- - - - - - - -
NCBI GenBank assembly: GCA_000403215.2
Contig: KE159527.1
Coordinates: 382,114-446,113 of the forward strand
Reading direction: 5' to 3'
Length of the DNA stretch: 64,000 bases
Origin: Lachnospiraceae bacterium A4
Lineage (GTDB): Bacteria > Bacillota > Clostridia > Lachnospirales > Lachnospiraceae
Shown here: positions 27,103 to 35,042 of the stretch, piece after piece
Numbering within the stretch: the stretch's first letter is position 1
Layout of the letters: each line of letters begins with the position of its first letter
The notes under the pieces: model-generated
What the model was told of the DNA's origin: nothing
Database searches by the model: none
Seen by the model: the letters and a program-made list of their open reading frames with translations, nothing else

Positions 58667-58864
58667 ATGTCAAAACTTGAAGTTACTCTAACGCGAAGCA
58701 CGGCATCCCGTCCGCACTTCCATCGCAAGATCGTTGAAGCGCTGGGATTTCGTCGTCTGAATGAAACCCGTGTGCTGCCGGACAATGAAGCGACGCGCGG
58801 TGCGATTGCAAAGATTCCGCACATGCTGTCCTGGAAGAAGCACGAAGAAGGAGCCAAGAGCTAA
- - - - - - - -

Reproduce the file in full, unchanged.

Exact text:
NCBI GenBank assembly: GCA_000403215.2
Contig: KE159527.1
Coordinates: 382,114-446,113 of the forward strand
Reading direction: 5' to 3'
Length of the DNA stretch: 64,000 bases
Origin: Lachnospiraceae bacterium A4
Lineage (GTDB): Bacteria > Bacillota > Clostridia > Lachnospirales > Lachnospiraceae
Shown here: positions 27,103 to 35,042 of the stretch, piece after piece
Numbering within the stretch: the stretch's first letter is position 1
Layout of the letters: each line of letters begins with the position of its first letter
The notes under the pieces: model-generated
What the model was told of the DNA's origin: nothing
Database searches by the model: none
Seen by the model: the letters and a program-made list of their open reading frames with translations, nothing else

Positions 58667-58864
58667 ATGTCAAAACTTGAAGTTACTCTAACGCGAAGCA
58701 CGGCATCCCGTCCGCACTTCCATCGCAAGATCGTTGAAGCGCTGGGATTTCGTCGTCTGAATGAAACCCGTGTGCTGCCGGACAATGAAGCGACGCGCGG
58801 TGCGATTGCAAAGATTCCGCACATGCTGTCCTGGAAGAAGCACGAAGAAGGAGCCAAGAGCTAA